Fellow parent Kathleen McDougall Mutton, who is also a STEM ambassador, tried some activities for younger children with her six and three-year-olds.
She first tried the IET’s Pizza the Action, which teaches fractions through slicing pizza. Conscious of time constraints and lack of a printer to print off blank pizzas from the materials, she adapted the activity to ‘lunchtime maths’ with a quiche.
“My daughter already understood about whole, half, quarter etc and the concept of sharing. However, she didn’t seem familiar with the term ‘fraction’, so I’m guessing they haven’t explained that in school yet,” Kathleen says.
“She did like doing ‘lunchtime maths’, although we only spent a short time on this. We did it again the following day with more quiche. Other types of food would work too. Overall this was easy to adapt for parents and fun for kids.”
Their second activity was the IET’s Material World, which looks into physical properties of materials and groups them based on their properties. Kathleen’s six-year-old had already completed a similar activity at school and during lockdown home schooling, so was not engaging with it.
Kathleen continues: “I think this would work in school, though. We did discuss the shopping bag example with bags in the house and also talked about which option – fabric or plastic – might be better for the environment. Overall, it felt too much like a school lesson for home. However, it did reinforce learning from school and, as a parent, you could integrate the ideas and questions about materials into day-to-day conversation.”
The McDougall Muttons also completed the Royal Society Planetarium scientific communication activity and adapted it to their children’s ages. Kathleen explains: “I just asked my daughter to draw a picture to explain some science to me and she told me about how birds flap their wings to fly. We got a bird stencil and she drew a picture.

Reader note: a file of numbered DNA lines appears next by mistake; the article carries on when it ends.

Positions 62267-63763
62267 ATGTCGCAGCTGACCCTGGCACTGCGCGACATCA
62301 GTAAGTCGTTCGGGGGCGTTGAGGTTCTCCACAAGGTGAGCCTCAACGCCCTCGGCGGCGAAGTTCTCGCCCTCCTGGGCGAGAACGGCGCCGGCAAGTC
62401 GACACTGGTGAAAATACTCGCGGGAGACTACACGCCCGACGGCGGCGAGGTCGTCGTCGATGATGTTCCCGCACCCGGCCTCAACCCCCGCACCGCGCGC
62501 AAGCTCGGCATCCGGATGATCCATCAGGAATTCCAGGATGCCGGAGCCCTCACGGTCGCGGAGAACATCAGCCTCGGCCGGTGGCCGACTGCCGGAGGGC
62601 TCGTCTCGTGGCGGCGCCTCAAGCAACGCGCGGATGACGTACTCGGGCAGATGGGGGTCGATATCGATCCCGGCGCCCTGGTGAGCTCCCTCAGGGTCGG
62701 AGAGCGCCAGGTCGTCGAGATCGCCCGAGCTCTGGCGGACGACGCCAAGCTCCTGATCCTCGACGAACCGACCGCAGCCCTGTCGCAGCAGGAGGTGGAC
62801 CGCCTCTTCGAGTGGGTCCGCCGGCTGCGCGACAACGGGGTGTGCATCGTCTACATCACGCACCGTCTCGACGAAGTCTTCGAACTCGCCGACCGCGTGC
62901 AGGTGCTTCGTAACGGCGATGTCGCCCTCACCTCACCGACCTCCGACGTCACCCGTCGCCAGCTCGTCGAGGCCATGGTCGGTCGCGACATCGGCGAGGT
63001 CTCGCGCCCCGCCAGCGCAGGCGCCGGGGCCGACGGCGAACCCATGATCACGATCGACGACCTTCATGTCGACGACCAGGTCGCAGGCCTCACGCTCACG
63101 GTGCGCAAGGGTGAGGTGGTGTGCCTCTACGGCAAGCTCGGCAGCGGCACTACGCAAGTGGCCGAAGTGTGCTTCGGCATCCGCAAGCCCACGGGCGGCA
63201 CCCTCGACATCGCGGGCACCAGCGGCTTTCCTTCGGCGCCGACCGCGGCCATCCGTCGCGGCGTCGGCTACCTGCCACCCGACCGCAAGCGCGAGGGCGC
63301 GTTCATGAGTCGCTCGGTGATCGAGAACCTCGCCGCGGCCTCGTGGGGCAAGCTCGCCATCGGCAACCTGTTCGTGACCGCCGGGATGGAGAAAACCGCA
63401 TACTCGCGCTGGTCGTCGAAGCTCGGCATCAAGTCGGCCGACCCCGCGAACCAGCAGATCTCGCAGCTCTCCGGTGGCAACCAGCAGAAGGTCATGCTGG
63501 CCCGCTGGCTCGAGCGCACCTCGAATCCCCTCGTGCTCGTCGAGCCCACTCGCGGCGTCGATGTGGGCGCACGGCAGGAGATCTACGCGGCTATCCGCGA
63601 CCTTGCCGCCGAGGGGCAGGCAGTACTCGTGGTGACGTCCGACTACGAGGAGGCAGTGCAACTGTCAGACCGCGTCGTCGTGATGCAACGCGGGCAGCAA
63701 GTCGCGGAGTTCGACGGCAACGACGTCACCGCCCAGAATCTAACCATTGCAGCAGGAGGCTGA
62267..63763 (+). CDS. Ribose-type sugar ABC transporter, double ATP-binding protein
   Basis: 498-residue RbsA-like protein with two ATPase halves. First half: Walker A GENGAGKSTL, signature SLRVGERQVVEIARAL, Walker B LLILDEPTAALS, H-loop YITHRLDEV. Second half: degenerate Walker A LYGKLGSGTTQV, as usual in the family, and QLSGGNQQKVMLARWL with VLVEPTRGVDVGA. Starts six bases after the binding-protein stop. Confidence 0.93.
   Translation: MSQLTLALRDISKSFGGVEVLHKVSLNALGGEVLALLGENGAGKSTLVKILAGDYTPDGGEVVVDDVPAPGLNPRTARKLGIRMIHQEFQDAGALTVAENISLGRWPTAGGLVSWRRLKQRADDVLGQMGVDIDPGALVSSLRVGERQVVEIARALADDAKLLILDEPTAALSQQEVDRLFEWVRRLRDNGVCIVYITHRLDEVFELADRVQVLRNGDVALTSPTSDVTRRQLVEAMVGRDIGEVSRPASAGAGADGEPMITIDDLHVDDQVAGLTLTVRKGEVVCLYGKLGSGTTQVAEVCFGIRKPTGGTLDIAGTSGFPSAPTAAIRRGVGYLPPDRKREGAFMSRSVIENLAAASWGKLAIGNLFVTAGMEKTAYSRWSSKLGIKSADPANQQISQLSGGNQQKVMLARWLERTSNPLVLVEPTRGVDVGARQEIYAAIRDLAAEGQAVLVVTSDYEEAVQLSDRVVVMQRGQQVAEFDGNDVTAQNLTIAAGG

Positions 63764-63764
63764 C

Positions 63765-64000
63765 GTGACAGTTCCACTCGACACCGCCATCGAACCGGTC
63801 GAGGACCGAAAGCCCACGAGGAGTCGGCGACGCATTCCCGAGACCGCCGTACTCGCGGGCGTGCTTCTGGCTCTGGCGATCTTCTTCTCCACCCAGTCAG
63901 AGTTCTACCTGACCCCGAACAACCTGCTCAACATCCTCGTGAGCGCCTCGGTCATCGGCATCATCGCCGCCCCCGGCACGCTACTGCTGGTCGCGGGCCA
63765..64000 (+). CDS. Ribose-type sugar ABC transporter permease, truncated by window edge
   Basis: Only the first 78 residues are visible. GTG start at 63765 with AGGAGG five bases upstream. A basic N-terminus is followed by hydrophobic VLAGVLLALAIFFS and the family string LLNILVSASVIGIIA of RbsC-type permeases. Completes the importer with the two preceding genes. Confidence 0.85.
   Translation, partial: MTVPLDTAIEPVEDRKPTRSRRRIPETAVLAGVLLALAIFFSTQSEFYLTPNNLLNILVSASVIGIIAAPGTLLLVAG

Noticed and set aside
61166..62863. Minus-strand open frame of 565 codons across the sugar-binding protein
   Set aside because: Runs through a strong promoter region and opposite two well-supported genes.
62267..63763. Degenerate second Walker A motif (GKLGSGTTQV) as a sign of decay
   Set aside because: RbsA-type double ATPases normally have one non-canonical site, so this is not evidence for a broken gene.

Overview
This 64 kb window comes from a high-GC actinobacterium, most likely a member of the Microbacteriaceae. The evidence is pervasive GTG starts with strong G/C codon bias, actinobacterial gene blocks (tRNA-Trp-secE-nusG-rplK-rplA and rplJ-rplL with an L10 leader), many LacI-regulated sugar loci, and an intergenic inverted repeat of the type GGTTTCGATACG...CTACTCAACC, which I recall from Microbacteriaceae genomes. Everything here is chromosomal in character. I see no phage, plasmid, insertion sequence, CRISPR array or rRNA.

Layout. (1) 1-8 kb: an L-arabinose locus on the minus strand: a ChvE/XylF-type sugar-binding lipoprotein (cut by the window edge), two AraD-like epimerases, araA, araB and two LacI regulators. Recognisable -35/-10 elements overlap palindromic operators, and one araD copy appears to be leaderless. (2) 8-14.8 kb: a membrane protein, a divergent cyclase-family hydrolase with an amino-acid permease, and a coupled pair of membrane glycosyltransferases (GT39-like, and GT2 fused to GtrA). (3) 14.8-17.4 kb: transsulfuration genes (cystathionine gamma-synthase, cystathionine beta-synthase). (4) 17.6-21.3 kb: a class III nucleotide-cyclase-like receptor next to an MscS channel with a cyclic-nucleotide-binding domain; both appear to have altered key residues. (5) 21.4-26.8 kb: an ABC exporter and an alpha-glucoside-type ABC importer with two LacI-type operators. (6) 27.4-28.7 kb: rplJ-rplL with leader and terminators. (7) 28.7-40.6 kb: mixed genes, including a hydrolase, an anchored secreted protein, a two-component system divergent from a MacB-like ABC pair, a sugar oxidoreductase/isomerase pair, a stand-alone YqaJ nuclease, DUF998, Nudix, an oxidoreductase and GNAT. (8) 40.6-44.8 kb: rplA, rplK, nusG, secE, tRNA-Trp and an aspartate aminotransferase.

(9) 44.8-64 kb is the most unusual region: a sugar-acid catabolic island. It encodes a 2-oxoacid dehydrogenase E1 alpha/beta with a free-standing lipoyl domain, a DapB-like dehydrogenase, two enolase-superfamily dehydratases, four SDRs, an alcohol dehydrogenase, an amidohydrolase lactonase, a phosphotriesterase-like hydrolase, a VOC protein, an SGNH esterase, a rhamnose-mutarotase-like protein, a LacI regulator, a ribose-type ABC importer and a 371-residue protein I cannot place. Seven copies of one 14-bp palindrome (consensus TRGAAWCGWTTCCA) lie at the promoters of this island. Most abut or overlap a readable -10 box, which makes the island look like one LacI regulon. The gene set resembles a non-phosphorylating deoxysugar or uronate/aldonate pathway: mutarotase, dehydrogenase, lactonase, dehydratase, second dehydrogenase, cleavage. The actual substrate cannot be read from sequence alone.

“I also asked her about what shape geese fly in and she said ‘pyramid’, which was close enough, and drew more birds in a V-shape. We then talked about why birds use that formation.”
She continues: “I liked this exercise as I think sharing science via imagery is a great skill. This exercise didn’t need any preparation from me as a parent and she enjoyed it, particularly using the stencil. She has since spent ages on YouTube, teaching herself to draw with more confidence.”
Kathleen’s younger child also took part in this activity and drew a rocket on his chalkboard.
The children then did a non-specific construction activity, which was similar to any other playtime with building toys and was very well received. Kathleen says: “It is easy to engage them in conversation as they play, and introduce questions about strong shapes and structures, and look at how to modify designs to make them better.
“As a parent this was easy as there was no preparation involved, we have all the materials, and the kids don’t have to be persuaded to participate. We just did this with their normal toys, as we didn’t have marshmallows, spaghetti, etc, although I have seen construction activities done before at science festivals and even with PhD students, as this is a good team challenge or ice-breaker activity,” she continues.
“There are also some materials in the British Science Association Crest learning packs for primary school age kids that include making structures from paper and Sellotape. I’ve also seen another challenge where secondary students had to make a structure to support a toy helicopter using only A4 paper sheets and paperclips.”
Kathleen adds: “In theory, these could also be a good resource for parents in the school holidays; certainly the construction exercise, as the kids do this anyway. However, as a parent in lockdown, I felt I didn’t really have time to prepare anything else on top of working from home and the homeschool lessons provided by the teacher.”
Whatever the age of your children, there are a variety of online learning resources that you can take off-the-shelf or adapt to suit you as a parent. While formal activities can be a source of inspiration or motivation, when it comes to STEM learning, your own activities are just as valuable for you and your family.
If you would like to give your children a greater understanding of engineering careers, take a look at the IET Education website, where there is a Future Focus top trumps card game. This gave my own children a good insight into engineering and careers.
Also, E&T has been running weekly ‘Lockdown Challenges’ offering fun engineering activities for children.